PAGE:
The dual layered midsole features a new compound for adidas. REPETITOR foam (the white bit) extends the full length of the mid to forefoot and is pleasantly soft to the touch, whilst REPETITOR+ made from 15% recycled material, cradles the heel in a bid to provide additional stability through the gait cycle. Personally, this was the only aspect of the shoe I was apprehensive about prior to lacing up for my first run so let’s get to the juicy part...
adidas adistar review


I’ve completed two runs in the adidas Adistar at the time of writing this. One of which, was a fairly standard 90 minute easy to steady Sunday long run in an attempt to give the shoe a thorough test for its intended purpose.  

The run itself just exceeded the half marathon distance starting nice and easy at around 5:00/km, finishing in the region of 3:30/km, for a 4:09/km average over 21.5km. Despite not necessarily being catered towards speed, I was still interested to see how they felt at a variety of paces and found the sweet spot to be the 4:20 – 4:05/km range (6:30ish per mile, if you like that kinda thing).  

adidas adistar review
adidas adistar review
I should state, I’ve not spoken to, or seen anyone else’s opinions on this shoe, so what you’re getting in this review is my 100% unbiased opinion. But I must say, I dig it. When landing midfoot, the rocker was instantly present and the transition through the stride was effortlessly smooth. The REPETITOR foam up front was both soft and forgiving whilst providing excellent protection from the road with a hint of responsiveness, meaning picking up the pace came fairly naturally despite the weight.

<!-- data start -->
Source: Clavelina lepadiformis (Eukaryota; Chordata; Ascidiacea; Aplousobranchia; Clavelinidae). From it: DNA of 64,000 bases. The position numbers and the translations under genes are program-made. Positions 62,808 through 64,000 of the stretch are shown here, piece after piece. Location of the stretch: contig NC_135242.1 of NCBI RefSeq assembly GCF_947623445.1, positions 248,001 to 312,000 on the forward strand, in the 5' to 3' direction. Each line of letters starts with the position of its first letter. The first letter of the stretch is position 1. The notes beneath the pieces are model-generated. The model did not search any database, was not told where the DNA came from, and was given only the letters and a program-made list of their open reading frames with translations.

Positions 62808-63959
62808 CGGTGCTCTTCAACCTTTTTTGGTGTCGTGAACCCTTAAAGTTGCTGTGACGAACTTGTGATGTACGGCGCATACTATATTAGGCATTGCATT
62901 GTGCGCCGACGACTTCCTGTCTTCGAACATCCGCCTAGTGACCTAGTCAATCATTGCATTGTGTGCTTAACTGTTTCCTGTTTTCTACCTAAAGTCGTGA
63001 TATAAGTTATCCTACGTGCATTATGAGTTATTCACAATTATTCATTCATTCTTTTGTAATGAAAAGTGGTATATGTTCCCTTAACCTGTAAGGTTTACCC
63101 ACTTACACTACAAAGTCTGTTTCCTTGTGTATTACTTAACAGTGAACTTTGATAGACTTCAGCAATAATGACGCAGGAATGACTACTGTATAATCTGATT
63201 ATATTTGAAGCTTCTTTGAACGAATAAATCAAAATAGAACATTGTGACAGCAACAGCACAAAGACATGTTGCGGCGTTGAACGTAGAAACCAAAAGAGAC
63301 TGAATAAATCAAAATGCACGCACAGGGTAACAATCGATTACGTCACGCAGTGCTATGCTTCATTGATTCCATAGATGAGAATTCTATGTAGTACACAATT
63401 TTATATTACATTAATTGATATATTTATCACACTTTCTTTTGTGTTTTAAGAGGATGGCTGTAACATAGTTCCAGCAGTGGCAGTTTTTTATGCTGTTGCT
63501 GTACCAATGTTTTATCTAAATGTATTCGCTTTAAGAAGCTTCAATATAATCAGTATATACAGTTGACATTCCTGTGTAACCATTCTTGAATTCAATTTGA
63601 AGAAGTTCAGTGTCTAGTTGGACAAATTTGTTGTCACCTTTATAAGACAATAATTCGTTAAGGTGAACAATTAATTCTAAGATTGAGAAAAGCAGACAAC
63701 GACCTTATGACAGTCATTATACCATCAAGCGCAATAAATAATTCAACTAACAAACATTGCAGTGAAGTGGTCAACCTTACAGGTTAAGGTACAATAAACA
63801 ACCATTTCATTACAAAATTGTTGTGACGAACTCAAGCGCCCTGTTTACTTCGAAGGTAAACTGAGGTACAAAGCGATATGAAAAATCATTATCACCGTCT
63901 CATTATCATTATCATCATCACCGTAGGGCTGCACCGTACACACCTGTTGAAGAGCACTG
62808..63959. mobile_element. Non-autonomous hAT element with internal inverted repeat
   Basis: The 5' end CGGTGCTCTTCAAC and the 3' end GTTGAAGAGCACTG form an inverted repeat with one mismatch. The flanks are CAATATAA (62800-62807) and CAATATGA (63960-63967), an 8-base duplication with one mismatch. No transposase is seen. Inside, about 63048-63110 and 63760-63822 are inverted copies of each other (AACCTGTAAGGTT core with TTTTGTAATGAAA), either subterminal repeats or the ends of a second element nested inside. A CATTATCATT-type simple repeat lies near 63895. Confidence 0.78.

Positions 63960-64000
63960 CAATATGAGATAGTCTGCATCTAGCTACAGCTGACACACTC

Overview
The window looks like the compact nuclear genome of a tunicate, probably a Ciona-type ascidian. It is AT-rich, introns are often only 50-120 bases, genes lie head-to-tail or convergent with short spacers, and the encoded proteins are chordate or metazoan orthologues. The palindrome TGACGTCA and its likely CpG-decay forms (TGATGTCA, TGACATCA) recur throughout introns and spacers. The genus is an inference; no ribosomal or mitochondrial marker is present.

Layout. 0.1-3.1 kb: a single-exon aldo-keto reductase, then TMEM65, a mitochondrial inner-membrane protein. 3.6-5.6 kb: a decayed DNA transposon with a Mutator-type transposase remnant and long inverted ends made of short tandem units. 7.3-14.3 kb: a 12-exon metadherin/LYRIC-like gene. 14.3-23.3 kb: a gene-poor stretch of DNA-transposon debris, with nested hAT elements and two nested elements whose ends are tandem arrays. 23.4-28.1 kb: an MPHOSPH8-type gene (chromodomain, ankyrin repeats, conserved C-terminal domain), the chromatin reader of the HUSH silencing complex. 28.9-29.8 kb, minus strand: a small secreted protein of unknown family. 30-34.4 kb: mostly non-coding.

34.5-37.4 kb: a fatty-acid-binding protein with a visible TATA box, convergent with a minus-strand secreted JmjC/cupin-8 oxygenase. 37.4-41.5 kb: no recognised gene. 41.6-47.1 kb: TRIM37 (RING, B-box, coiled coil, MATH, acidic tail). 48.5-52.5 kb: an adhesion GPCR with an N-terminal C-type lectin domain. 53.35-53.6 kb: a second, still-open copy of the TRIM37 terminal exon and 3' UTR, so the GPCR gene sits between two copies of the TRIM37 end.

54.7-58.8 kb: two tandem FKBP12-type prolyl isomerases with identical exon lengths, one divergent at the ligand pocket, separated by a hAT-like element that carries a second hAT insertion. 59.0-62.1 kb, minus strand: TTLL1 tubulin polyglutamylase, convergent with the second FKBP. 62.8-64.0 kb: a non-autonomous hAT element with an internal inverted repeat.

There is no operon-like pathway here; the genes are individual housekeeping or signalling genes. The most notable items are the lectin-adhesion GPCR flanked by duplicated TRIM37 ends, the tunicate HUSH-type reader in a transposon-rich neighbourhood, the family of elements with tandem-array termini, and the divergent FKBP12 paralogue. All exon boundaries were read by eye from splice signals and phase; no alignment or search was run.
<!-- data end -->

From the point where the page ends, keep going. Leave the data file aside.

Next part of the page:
Lockdown in the heel and midfoot remained consistent and void of unwelcome pressure or friction for the duration of the 90 minute run and although I’m currently on the return from injury and slightly lacking in strength, I was pleased with how fresh my legs felt over a tough undulating route. 
adidas adistar review
My main and really only criticism of the ride and overall on the run experience of the Adistar has to be that REPETITOR+ foam in the heel. I understand it’s inclusion to provide stability for heel strikers, but it is without question the densest compound I’ve seen used in this quantity in a running shoe. Almost like a traditional medial post from an old school stability offering, but for the entire rear portion of the shoe. I’d like to see that refined in future iterations. In fact, I’ve recently moved house and wouldn’t hesitate to use REPETITOR + as a pretty competent hammer when reluctantly constructing IKEA furniture.


With all that said, the Adistar is a shoe I had high hopes for. I wanted it to be addias’ first true modern day max cushioned cruiser and on that front, to me it does a grand job. Would I like to see the weight come down and a refinement of the dual density midsole in future iterations? Absolutely. But I for one feel optimistic about the direction adidas are heading and with some tweaks, the REPETITOR midsole compound could be a winner.  

The Adistar has already cemented a spot in my overcrowded running shoe rotation and I have no doubts I’ll be gravitating towards it for many easy days and long runs to come.  

If you enjoyed this article, make sure to check out the rest of our comprehensive in-depth running shoe reviews here! As always, you can check out the full adidas running line up now at Pro:Direct Running.  


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Tom Folan

My name's Tom, former professional football freestyler turned long distance runner. As a self-proclaimed running shoe aficionado, I love keeping up with the latest performance innovation and product releases almost as much as I enjoy running in them. With a running specialty retail background, I hope to provide some valuable insight and aid you in finding your next favourite item of running kit!